SCO did not invest millions in the development of UNIX. Darpa, AT&T and a host of other did. I think the case can be made that the doctrine of estoppel applies here. This has been out there for years with no complaints. LINUX has operated under the free and open rule. SCO may be able to claim that Lucent (or whomever sold them the UNIX IP rights committed a fraud since they were selling rights that were non existance) but they cannot claim that they now own rights that they purchased and withdraw them. Also, the question is what is so copyright able about the kernal.
In some ways this may break open the source code looks like text there form it must be a creative work and get copyright problem....BTW...the functionality arguments on DeCSS may come back to haunt some people.
mickey <firstname.lastname@example.org> Sent by: email@example.com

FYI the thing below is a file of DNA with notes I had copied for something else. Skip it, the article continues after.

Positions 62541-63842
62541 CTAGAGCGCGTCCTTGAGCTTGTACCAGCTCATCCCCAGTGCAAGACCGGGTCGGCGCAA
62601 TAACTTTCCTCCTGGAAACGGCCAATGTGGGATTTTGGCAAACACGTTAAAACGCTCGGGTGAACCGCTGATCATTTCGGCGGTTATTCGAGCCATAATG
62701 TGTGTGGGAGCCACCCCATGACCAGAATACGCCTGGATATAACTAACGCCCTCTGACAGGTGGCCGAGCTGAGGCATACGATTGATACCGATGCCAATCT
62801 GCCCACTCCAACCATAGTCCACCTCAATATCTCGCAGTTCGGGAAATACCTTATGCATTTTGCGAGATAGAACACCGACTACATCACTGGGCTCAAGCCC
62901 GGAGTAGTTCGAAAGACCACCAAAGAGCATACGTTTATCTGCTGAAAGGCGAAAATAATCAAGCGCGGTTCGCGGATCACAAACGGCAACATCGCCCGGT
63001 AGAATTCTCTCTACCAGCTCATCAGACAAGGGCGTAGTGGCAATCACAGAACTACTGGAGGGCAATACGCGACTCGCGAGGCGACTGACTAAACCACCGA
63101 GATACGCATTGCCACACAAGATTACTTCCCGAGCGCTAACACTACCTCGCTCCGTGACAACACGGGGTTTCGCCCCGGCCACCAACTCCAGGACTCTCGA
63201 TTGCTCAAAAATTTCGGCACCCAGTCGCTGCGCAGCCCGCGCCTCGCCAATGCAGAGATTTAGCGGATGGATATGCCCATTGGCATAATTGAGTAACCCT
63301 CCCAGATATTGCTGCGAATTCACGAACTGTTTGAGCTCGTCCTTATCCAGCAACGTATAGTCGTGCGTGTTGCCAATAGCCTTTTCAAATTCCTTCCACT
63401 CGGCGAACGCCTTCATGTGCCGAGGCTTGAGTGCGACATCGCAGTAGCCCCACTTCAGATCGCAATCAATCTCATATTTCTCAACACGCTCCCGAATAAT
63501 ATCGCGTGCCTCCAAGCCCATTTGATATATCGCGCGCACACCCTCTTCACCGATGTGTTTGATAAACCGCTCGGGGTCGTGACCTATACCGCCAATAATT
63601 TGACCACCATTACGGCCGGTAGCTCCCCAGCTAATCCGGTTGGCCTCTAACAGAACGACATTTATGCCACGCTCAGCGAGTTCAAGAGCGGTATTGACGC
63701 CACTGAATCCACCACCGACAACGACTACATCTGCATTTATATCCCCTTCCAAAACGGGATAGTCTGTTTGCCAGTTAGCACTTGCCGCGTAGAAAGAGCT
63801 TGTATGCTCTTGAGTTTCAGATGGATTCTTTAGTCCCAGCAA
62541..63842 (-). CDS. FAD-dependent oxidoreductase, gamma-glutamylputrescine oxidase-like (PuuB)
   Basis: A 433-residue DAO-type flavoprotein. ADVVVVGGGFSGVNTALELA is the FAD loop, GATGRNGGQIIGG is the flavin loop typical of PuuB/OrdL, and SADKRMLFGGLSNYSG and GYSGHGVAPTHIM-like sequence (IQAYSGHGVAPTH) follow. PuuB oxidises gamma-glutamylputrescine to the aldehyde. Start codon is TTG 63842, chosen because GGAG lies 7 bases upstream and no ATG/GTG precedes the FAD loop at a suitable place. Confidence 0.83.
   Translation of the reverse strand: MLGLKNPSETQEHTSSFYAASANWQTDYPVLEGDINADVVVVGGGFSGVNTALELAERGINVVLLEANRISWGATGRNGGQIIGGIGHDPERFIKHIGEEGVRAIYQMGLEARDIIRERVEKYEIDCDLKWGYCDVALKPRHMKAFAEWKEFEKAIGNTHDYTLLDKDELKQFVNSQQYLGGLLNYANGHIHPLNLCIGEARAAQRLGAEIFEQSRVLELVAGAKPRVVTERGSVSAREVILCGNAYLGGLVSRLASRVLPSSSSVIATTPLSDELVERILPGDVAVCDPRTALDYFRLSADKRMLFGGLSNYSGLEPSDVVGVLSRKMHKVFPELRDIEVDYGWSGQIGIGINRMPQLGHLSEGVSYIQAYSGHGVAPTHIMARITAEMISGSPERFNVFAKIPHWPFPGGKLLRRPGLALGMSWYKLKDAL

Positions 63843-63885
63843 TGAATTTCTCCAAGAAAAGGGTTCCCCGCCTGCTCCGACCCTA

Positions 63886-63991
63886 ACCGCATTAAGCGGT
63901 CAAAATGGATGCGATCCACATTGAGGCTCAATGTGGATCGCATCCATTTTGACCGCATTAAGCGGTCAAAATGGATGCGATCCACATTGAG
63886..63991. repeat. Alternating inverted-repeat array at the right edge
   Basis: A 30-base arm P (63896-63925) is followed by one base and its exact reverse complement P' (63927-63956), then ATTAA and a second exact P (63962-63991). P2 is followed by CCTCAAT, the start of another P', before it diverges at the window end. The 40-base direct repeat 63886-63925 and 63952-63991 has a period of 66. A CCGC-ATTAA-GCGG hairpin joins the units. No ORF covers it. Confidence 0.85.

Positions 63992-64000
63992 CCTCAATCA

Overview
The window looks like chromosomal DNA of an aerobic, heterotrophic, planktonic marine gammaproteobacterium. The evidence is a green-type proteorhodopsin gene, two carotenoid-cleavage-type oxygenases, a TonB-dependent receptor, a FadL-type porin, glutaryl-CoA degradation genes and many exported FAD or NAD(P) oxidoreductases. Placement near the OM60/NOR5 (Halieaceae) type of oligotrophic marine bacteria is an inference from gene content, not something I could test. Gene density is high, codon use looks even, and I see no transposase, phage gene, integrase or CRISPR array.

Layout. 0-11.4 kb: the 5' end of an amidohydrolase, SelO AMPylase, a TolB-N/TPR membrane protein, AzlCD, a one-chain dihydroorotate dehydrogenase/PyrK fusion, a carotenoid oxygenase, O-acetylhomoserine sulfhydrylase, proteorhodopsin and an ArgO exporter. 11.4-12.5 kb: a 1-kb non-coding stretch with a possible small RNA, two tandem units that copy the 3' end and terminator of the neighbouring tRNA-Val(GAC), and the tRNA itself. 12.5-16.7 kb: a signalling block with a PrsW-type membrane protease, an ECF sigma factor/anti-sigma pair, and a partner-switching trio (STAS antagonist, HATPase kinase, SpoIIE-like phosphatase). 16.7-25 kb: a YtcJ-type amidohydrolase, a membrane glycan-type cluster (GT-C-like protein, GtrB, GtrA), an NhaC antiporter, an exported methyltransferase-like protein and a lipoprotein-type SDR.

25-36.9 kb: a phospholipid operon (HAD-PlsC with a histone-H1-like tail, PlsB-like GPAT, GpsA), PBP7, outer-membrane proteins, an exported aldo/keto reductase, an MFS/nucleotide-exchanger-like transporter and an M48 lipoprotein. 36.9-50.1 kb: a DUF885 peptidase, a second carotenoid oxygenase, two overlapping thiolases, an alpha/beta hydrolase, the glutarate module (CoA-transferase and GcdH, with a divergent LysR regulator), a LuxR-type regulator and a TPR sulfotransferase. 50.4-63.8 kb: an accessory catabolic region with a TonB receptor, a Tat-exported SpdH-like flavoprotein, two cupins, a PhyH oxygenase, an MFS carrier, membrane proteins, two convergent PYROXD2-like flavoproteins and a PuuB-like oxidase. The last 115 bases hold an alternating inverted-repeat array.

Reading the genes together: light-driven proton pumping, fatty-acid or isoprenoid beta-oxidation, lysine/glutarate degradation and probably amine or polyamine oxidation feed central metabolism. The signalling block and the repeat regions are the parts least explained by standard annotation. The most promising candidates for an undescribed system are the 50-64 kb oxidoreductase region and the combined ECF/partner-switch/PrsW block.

08/12/2003 07:45 AM
Please respond to dvd-discuss
Subject: [dvd-discuss] Is SCO Entitled?
"SCO has invested hundreds of millions in the development of UNIX and is
therefore entitled to a reasonable return on its investment. SCO
believes that major portions of the 2.4 and later versions of the Linux
kernel are unauthorised derivative works of SCO UNIX IP," it said.
This is a root issue in the copyright/patent/secret arena. The belief
that one is *entitled* to be paid for their efforts seems to fuel most
of these arguments.
So, are they entitled? Is that what "incent" was supposed to mean?